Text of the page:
22 Can speech pathologists provide interventions to students?
The answer to this question rests largely with how the speech pathologist is funding in your school/ district. If some percentage of their salary is paid from funds not related to IDEA, then yes they can provide interventions to students during that part of their work day.

23 Where can I go to see a good school model of KSI/RtI in Kentucky?
KDE is working on identifying model KSI/RtI schools and districts. A list of the schools and districts that we have identified will be available on our website, along with the model school criteria. If you feel your school or district could be a model site for others, please contact us and let us know. KDE is currently working on identifying models sites implementing effective KSI/RtI models. Schools will be identified that are in all stages of implementation and consist of varying socioeconomic status, grade levels, geographical regions, and population sizes. Schools will be reviewed using model site criteria that is posted to the Kentucky Department of Education KSI website.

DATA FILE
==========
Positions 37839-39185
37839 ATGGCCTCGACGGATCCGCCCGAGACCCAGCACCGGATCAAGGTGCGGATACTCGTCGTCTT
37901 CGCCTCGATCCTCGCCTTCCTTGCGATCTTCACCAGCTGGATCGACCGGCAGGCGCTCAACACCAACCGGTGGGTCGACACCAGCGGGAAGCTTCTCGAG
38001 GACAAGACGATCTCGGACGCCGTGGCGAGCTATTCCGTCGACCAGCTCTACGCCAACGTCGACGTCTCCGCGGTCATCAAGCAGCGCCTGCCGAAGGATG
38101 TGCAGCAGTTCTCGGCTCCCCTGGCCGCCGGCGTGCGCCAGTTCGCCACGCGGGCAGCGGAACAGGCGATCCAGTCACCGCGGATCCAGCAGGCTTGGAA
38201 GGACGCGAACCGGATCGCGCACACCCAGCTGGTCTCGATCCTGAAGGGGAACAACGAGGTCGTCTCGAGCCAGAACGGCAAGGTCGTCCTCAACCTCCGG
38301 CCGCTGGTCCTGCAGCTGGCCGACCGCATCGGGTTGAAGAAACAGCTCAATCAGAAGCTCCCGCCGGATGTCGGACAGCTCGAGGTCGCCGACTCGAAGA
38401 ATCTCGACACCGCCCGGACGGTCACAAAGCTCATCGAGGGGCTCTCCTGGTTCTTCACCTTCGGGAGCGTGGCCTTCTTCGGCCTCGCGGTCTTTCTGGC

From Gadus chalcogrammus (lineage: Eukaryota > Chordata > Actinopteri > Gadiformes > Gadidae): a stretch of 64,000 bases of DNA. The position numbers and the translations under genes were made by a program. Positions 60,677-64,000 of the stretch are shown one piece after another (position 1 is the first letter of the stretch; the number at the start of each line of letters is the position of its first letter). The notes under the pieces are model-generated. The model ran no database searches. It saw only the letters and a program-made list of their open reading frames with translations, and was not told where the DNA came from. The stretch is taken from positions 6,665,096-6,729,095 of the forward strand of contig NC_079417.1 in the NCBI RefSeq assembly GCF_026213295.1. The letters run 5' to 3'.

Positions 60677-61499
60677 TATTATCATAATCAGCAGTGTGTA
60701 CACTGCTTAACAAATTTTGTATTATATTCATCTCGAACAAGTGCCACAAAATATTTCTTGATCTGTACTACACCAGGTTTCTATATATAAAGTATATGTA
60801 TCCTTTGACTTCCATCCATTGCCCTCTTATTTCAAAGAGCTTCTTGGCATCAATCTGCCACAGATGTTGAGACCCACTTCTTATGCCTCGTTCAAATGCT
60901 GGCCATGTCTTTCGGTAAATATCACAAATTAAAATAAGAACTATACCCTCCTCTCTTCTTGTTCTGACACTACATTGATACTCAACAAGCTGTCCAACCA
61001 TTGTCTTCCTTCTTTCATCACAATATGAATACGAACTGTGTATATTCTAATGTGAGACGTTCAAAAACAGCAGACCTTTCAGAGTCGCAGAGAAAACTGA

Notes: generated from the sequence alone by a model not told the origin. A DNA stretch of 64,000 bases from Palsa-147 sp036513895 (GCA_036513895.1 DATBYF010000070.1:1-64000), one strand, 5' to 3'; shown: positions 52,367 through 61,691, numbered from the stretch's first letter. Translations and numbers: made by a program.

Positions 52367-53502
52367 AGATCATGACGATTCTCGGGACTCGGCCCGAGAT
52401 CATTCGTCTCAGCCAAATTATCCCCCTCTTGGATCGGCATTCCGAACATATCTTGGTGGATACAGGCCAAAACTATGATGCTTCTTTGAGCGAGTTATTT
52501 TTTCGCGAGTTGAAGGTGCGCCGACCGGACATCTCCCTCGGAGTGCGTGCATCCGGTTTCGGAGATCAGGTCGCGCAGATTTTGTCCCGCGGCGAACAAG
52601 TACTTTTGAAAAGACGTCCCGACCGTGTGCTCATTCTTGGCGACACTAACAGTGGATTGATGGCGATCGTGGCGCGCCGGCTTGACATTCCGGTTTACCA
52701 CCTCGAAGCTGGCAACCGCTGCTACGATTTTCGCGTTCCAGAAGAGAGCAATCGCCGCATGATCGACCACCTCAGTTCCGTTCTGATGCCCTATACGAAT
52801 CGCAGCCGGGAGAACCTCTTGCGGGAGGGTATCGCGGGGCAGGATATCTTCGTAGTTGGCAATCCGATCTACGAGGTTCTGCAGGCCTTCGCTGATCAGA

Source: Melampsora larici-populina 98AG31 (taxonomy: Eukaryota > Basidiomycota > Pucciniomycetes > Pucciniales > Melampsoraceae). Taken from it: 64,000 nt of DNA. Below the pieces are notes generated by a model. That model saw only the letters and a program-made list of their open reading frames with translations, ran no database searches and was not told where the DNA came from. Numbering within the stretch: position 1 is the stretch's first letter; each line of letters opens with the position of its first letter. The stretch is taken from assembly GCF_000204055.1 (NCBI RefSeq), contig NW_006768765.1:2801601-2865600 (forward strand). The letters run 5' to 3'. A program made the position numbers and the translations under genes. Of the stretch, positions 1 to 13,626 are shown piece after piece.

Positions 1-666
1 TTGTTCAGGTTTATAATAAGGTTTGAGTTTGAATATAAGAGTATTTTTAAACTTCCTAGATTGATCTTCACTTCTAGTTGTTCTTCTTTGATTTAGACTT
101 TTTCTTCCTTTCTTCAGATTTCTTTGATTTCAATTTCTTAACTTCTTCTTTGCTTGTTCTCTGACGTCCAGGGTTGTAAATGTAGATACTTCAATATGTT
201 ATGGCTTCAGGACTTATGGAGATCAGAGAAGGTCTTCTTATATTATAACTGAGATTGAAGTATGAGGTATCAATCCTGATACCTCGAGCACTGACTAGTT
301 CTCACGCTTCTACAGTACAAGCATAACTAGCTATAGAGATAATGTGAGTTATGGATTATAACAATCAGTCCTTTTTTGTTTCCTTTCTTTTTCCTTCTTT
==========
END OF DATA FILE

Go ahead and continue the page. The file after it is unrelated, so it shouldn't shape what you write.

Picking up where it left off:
24 Questions? 502-564-2106 Kim Willhoite, Reading Interventionist
Samantha Thomas, Math Interventionist April Pieper, Academic Program Manager It is always best to contact us by . But, our number is provided above if you would like to reach us by phone.